Kenneth Branagh could break long-standing Oscar record with ‘Belfast’

Just two years after landing his first credited film role, Kenneth Branagh made his feature directing debut by helming a 1989 adaptation of William Shakespeare’s “Henry V” in which he also starred. The next year, he became the fifth person to receive acting and directing Oscar nominations for a single film, after Orson Welles (“Citizen Kane,” 1942), Laurence Olivier (“Hamlet,” 1949), Woody Allen (“Annie Hall,” 1978), and Warren Beatty (“Heaven Can Wait,” 1979 and “Reds,” 1982). Since then, his multifaceted talent has allowed him to compete in three additional categories: Best Live Action Short, Best Adapted Screenplay, and Best Supporting Actor.

Now, a full decade after his most recent outing, Branagh is poised to make Oscars history with “Belfast,” which chronicles the effects of The Troubles on a 1960s Northern Irish family. His work on the semi-autobiographical film is likely to earn him spots in this year’s Best Picture, Best Director, and Best Original Screenplay lineups. If he at least scores bids for producing and writing, the total number of distinct categories in which he has contended will increase from five to seven and he will stand alone in surpassing the long-standing record of six.

The individual who set the current record for garnering notices in the most unique categories was Walt Disney, who also holds the distinctions of having the most nominations (59) and most wins (22). His first date with the Oscars was in 1932, when he received double Best Animated Short bids and won for “Flowers and Trees.” He went on to collect 37 more nominations and 11 more wins in that category between 1934 and 1969. In that time, he was also nominated for Best Two-reel Short eight times (four wins), Best Documentary Short six times (three wins), Best Live Action Short four times (two wins), and once each for Best Documentary Feature (win) and Best Picture.

Only two multi-hyphenates have tied Disney’s unique category record, beginning with George Clooney. His relationship with the academy began in 2006 when he won Best Supporting Actor for “Syriana” and earned Best Director and Best Original Screenplay bids for “Good Night, and Good Luck.” He then received three lead acting nominations for “Michael Clayton” (2008), “Up in the Air” (2010), and “The Descendants” (2012) and a Best Adapted Screenplay one for “The Ides of March” (2012) before winning Best Picture for “Argo” (2013).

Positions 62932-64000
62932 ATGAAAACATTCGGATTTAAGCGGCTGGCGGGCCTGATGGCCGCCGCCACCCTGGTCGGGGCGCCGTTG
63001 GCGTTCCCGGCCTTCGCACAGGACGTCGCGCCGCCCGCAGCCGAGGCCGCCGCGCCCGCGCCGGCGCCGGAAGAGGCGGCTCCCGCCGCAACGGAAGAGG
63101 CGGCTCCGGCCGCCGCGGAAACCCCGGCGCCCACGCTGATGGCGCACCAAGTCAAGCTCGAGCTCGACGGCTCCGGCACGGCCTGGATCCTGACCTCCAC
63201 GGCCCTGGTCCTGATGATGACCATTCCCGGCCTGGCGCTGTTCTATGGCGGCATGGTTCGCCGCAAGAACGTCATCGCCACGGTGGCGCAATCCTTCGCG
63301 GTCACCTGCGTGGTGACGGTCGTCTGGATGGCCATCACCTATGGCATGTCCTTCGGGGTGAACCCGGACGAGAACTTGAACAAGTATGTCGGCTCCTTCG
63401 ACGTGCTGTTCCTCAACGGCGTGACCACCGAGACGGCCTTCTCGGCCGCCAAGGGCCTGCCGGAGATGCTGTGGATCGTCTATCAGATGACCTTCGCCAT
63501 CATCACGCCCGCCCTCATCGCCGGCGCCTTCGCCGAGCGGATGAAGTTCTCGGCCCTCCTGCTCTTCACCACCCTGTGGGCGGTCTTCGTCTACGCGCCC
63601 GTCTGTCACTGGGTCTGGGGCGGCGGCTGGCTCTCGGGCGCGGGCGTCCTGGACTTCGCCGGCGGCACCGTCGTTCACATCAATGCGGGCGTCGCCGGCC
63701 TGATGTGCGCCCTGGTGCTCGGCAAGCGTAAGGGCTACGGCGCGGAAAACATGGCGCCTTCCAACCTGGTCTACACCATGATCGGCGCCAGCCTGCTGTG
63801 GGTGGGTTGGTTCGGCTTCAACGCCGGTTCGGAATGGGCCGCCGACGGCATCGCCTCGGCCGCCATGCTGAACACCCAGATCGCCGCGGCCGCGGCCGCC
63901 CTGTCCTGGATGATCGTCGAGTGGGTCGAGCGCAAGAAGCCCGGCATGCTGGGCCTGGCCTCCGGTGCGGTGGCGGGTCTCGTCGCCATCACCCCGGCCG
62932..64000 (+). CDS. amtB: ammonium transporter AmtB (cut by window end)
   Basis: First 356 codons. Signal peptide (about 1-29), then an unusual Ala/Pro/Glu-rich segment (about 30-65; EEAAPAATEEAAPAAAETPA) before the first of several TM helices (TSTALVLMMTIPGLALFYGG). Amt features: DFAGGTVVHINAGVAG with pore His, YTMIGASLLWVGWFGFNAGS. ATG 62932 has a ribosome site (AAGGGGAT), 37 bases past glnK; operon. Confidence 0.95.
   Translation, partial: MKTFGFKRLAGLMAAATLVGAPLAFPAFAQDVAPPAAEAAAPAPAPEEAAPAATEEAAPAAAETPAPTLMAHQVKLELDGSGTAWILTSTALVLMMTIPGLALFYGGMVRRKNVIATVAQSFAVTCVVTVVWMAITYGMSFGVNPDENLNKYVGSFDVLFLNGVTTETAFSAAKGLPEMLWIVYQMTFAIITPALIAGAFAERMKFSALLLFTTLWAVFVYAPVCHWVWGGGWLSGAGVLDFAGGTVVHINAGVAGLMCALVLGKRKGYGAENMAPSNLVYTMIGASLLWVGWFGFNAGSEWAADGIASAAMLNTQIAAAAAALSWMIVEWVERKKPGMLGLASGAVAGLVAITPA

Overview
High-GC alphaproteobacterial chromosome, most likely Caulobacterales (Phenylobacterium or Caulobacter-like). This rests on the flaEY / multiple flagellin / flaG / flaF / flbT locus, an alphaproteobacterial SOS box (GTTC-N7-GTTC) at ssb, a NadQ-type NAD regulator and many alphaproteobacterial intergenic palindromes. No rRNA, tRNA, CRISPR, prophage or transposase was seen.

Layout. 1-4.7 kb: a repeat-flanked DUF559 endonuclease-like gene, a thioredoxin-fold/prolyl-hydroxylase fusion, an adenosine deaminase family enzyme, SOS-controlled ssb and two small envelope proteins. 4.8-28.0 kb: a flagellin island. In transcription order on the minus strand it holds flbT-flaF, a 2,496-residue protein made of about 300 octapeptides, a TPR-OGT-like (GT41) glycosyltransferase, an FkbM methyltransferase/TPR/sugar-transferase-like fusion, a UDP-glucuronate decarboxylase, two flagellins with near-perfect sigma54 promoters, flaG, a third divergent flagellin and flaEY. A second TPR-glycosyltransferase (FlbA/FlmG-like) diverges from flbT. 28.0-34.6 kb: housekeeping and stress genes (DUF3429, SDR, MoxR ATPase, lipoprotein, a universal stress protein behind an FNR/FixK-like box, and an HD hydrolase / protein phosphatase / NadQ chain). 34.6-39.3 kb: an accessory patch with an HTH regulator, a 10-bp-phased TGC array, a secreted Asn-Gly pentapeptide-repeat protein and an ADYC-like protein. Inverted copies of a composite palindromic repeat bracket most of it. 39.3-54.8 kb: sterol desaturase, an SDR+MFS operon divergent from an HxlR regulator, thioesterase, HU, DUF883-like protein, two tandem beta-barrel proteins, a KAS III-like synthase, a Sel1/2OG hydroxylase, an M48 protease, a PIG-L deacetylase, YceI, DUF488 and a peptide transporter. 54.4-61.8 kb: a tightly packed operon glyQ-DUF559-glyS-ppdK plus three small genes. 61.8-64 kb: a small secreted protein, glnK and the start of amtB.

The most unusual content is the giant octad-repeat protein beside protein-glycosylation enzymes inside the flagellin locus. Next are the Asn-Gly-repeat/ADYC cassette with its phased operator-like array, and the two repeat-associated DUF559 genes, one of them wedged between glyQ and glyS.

Alfonso Cuarón joined this small group in 2019, 16 years after his original screenplay for “Y Tu Mamá También” brought him his first career bid. He was then recognized for his adaptive writing and editing work on “Children of Men” (2007) before winning Best Director and Best Film Editing for “Gravity” (2014). The latter film also earned him a Best Picture nomination, as did “Roma” just three years ago. He also competed in the 2019 races for Best Director, Best Cinematography, and Best Original Screenplay, winning the former two.

According to our odds, “Belfast,” is expected to receive 10 Oscar nominations. Aside from the three categories in which Branagh would receive credit, we also predict that it will show up in Best Supporting Actress (Caitriona Balfe), Best Cinematography, Best Film Editing, Best Song, Best Sound, and twice in Best Supporting Actor (Jamie Dornan and Ciarán Hinds). The film is in second place behind only “The Power of the Dog” in the Best Picture race, while Branagh ranks second among the year’s original script writers (after Paul Thomas Anderson, “Licorice Pizza”) and third among the directors (after Jane Campion, “The Power of the Dog” and Denis Villeneuve, “Dune”).

Despite his wide range of nominations, Branagh has yet to win an Academy Award. In 1990, he lost his first acting and directing contests to Daniel Day-Lewis (“My Left Foot”) and Oliver Stone (“Born on the Fourth of July”), respectively. He was next recognized in 1993 for the live action short film “Swan Song,” which was ultimately bested by Sam Karmann’s “Omnibus.” His first writing bid came in 1997 for “Hamlet,” his third of five Shakespeare adaptations. Billy Bob Thornton (“Sling Blade”) was chosen as the winner in that case. Finally, his supporting performance in “My Week with Marilyn” (2012) was beaten by that of Christopher Plummer in “Beginners.”

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